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John Frankensteiner has written 43 reviews for films rated ★★★ .

  • Good Boys

    Good Boys


    Seldom are movies exactly as you imagined them, Good Boys is one of those films.

  • Neon Maniacs

    Neon Maniacs


    Let's make a movie called Neon Maniacs.

    We only have one light.

    Is it neon?


    Fuck it, let's do it anyway.

  • Seven Women, Seven Sins

    Seven Women, Seven Sins


    Uneven anthology (aren't they all?) about the seven deadly sins made by seven different female filmmakers, so Seven Women, Seven Sins is not just a clever title.

    After a bad story about Gluttony, Bette Gordon bats second with a story of Greed, and it's my second favorite segment, playing like a sort of upscale version of her film Variety. Luis Guzman shows up immediately just in case you were unsure who was directing.

    Maxi Cohen's segment on Anger is spectacular,…

  • Alligator



    We think of great movies made by the auteur under stressful conditions as miracles, but a low budget Jaws ripoff about a giant killer gator in a sewer being any good at all is a true miracle. Elevated by a better-than-it-had-to-be script by a young John Sayles and the steady hand of Lewis Teague, it all somehow works. The glue, the heart, the soul, the ability to kill a giant killer gator, though, is the great Robert Forster. He uses…

  • The Heart Is a Lonely Hunter

    The Heart Is a Lonely Hunter


    I tend to avoid adaptations of great novels because, for the most part, what's the point? But this was on TCM, I had nothing better to do and so I found out that this particular one was pretty good. Miller's direction could be called workman-like, I guess, although there were some flashier flourishes like a long shot following Arkin from the top floor of a restaurant down to the lobby below. It comes across beautifully like a micro-thriller as you…

  • Party Girl

    Party Girl


    Party Girl is the greatest film of all time that contains a jump scare at the mention of the Dewey Decimal System. Been meaning to watch this for a couple of decades, and probably could have continued to not watch it without much loss, but it captures a time and place, a sensibility, and Parker Posey at her most Parker Poseyness, and that certainly counts for something.

  • Trancers



    The type of B Film done with just enough quality and more than was ever expected or required style that there are humans still unborn that will one day cite this as their favorite movie. Ostensibly a Terminator ripoff, it plays more today like Timecop if it was a (slightly) less dumb neon-noir and the main character's name was incredibly upgraded from Max Walker to Jack fucking Deth. 5 star movie for people into '80s B movies, like they don't really get better.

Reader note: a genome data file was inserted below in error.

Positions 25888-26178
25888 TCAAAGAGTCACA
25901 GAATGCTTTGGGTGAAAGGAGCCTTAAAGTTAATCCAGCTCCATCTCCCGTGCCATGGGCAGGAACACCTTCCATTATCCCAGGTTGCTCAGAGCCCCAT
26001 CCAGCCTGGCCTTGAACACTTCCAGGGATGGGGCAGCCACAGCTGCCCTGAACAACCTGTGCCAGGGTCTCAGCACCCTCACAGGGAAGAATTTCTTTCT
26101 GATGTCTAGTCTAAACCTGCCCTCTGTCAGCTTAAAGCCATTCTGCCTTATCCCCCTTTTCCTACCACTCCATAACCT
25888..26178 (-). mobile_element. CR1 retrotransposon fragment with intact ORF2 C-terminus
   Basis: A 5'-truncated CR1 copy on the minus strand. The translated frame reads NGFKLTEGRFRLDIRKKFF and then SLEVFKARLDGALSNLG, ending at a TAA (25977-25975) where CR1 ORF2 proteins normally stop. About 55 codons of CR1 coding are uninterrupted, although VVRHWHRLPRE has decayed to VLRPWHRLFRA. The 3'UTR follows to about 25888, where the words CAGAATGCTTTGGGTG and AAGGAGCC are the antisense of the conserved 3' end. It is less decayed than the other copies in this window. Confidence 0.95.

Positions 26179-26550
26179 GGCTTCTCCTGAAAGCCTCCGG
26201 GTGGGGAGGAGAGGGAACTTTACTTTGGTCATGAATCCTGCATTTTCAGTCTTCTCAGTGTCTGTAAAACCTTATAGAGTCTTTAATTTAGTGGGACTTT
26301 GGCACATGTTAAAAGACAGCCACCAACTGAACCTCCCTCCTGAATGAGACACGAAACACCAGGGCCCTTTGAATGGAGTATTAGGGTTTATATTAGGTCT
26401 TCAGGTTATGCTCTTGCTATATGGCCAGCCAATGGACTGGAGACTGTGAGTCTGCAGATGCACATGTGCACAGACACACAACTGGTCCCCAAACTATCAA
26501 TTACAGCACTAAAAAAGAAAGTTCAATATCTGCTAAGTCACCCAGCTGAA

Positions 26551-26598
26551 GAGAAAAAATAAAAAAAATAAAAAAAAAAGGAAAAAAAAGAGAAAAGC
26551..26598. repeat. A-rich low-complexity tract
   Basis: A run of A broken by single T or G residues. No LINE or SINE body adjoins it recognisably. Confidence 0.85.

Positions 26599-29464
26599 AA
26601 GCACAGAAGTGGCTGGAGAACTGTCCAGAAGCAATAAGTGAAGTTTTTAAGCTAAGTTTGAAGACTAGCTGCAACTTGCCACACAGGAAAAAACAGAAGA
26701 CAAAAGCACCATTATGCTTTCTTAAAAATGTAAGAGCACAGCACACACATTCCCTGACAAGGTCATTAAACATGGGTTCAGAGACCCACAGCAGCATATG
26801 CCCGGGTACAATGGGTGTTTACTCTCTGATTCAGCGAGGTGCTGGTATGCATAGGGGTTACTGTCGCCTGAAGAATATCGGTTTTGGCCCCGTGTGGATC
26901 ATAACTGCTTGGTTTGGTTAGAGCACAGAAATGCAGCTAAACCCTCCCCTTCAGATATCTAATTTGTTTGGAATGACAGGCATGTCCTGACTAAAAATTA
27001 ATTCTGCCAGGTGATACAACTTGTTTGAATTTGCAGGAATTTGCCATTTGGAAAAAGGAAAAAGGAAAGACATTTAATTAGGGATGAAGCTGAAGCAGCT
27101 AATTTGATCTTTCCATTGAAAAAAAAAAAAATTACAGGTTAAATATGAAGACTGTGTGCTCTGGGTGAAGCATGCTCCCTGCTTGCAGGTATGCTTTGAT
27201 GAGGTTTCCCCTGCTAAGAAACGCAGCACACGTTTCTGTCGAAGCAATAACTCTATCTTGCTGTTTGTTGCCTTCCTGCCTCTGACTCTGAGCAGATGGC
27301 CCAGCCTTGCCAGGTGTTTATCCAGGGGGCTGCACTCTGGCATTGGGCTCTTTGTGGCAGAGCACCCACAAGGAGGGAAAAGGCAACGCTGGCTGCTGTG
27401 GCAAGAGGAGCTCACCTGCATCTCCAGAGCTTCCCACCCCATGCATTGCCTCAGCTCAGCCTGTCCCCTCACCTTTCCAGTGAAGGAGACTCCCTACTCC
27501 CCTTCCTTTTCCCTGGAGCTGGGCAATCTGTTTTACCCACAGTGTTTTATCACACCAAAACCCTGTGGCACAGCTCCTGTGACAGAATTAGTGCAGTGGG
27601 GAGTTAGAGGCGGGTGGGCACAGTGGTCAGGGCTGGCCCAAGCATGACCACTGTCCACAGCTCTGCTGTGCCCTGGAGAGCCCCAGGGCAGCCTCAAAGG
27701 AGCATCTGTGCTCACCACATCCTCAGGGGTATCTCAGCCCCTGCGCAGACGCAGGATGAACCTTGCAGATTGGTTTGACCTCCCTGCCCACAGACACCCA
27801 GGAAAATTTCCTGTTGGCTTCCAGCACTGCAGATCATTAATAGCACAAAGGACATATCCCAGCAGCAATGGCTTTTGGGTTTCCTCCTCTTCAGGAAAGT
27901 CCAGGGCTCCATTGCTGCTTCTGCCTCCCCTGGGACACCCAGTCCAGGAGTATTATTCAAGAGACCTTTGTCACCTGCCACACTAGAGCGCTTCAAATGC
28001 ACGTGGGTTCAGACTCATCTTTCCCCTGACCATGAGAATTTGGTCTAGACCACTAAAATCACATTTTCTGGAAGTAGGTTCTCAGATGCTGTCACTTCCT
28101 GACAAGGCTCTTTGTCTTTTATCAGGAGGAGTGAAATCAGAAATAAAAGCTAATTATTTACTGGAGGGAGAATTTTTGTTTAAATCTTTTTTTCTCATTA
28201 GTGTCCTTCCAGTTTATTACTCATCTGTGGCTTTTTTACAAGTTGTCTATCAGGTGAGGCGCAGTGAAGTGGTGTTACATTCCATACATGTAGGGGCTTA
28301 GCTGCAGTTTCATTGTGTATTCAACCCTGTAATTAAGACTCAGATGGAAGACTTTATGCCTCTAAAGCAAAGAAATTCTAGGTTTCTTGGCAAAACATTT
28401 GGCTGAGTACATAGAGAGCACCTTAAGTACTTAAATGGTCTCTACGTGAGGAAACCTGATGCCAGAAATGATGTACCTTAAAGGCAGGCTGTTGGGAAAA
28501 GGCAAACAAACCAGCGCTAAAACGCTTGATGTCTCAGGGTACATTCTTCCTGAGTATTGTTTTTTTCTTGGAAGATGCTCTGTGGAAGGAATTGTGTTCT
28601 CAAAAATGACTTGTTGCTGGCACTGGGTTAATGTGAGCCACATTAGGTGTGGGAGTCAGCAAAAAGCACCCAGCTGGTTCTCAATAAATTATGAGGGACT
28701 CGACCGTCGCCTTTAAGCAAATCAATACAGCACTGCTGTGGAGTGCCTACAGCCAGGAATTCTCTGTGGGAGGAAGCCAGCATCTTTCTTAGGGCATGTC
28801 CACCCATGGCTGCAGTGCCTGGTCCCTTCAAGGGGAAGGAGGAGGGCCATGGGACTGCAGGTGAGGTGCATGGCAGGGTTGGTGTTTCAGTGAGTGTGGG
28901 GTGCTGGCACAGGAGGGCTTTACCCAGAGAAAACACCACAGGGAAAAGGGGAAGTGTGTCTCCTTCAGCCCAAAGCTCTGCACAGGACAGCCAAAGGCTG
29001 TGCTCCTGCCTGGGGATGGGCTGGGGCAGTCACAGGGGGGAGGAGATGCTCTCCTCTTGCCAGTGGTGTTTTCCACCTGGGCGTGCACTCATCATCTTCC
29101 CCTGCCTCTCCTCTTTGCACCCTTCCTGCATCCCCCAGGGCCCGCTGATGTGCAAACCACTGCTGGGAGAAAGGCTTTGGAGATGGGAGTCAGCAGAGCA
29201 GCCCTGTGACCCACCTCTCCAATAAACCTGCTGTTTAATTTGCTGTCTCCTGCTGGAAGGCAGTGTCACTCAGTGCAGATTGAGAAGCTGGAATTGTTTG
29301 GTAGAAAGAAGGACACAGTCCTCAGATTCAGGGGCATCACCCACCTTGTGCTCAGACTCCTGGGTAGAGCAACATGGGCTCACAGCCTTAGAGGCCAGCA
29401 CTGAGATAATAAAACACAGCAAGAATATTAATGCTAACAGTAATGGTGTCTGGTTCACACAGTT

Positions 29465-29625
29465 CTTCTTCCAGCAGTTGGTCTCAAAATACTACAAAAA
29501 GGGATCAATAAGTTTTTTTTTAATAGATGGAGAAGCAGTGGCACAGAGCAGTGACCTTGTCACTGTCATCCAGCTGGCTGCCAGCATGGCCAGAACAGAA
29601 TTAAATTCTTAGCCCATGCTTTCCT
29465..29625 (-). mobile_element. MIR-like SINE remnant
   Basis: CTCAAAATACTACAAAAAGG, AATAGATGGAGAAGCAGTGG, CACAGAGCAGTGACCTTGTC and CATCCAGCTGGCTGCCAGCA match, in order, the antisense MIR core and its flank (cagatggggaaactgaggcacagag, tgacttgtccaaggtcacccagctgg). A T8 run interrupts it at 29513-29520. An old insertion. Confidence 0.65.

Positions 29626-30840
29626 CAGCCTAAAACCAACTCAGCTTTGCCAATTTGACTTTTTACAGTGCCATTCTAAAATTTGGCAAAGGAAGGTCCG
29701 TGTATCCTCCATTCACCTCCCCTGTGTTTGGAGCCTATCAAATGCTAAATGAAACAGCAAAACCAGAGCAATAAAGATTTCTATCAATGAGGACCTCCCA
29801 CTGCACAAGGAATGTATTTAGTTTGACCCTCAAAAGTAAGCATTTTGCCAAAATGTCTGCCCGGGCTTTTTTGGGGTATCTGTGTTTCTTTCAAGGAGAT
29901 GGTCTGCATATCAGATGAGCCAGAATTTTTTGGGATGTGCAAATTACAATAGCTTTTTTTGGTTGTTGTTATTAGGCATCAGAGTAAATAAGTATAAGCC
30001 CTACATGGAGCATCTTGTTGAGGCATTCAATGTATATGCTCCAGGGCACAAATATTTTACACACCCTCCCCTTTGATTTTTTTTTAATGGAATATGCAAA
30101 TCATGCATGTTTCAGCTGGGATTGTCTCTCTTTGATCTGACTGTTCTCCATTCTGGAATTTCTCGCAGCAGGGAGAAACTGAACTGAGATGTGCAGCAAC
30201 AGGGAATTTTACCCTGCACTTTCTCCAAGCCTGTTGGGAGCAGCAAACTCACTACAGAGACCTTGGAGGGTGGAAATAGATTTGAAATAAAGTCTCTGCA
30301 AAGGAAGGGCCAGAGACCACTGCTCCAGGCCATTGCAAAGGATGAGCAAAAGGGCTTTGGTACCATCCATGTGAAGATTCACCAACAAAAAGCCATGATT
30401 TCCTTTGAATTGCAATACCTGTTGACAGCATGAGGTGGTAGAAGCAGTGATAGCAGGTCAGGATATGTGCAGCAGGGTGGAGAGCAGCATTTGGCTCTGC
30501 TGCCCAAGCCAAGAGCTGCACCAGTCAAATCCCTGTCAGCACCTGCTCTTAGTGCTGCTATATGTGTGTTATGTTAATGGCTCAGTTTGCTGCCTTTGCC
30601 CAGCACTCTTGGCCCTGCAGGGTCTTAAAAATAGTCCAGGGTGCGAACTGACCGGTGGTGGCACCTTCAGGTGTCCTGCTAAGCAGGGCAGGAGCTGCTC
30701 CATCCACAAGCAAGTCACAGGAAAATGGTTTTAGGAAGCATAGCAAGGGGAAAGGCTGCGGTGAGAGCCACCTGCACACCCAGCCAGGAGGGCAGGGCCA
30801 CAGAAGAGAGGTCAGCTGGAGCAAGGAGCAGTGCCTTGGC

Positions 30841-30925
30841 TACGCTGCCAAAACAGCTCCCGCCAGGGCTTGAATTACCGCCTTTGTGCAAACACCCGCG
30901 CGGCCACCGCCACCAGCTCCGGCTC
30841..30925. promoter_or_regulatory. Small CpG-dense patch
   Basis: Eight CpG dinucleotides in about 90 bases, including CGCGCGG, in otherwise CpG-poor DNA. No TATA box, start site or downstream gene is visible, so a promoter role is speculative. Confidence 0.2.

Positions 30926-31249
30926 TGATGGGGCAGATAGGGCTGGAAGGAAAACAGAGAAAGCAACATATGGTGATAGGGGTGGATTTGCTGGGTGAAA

• Upside Down

    Upside Down


    Conceptual love stories with lame sci-fi elements are for some reason my jam. I don't understand why either. Automatic 2.5 rating, just for being inherently watchable to me. Jim Sturgess is such a bad actor, like impressively bad. It's the type of bad where you find yourself Googling, "Related to Preston Sturges?" Like some Hollywood royalty connection could be the only explanation for such a thing. Then you're reminded he's British and it makes less sense, but also more sense.…

  • CQ



    I, for one, do not miss the "Let's try and make Jeremy Davies a thing" era, a man capable of one baffled face in perpetuity. Everything else was fun, though. Weird I missed this before now.

  • Heaven & Earth

    Heaven & Earth


    This strikes me as Oliver Stone attempting to pivot into a more conventional period piece drama, the type of pretty good melodrama that the Oscars eat up, give a lot of awards to and then no one ever thinks about it again. Except, not even the Oscars fell for this one, so Oliver immediately went back to fuck-the-fucking-world and made Natural Born Killers next, like the lunatic he was meant to be.

  • Conceiving Ada

    Conceiving Ada


    "What do you think is the future of cryptography?"
    "I don't think there will be much privacy in the future. We'll need a place to hide."

    High concept, poor execution, but never uninteresting. Minus Tilda Swinton, no one else can act, it's shot like a Windows 95 interactive game and the writing is soap operish and I somehow still enjoyed this movie. The first and last contact between Ada and the main character is beautiful and although they greatly tip their hand for the ending it feels inevitable in the right way. Worth a watch for anyone into that distinctly '90s low-fi sci-fi, currently on YouTube.

  • Houston, We Have a Problem!

    Houston, We Have a Problem!


    The genre of mockumentary that doesn't want you to know it's a mockumentary until whenever seems to mostly be more interesting in theory than it ever actually is. Houston, We Have a Problem! is not one of the exceptions. This one supposes a Tito's Yugoslavia where he cons America for billions of dollars by selling his space program to help them defeat USSR, except his space program fucking blows and he's cleverly taken a program that was draining his budget…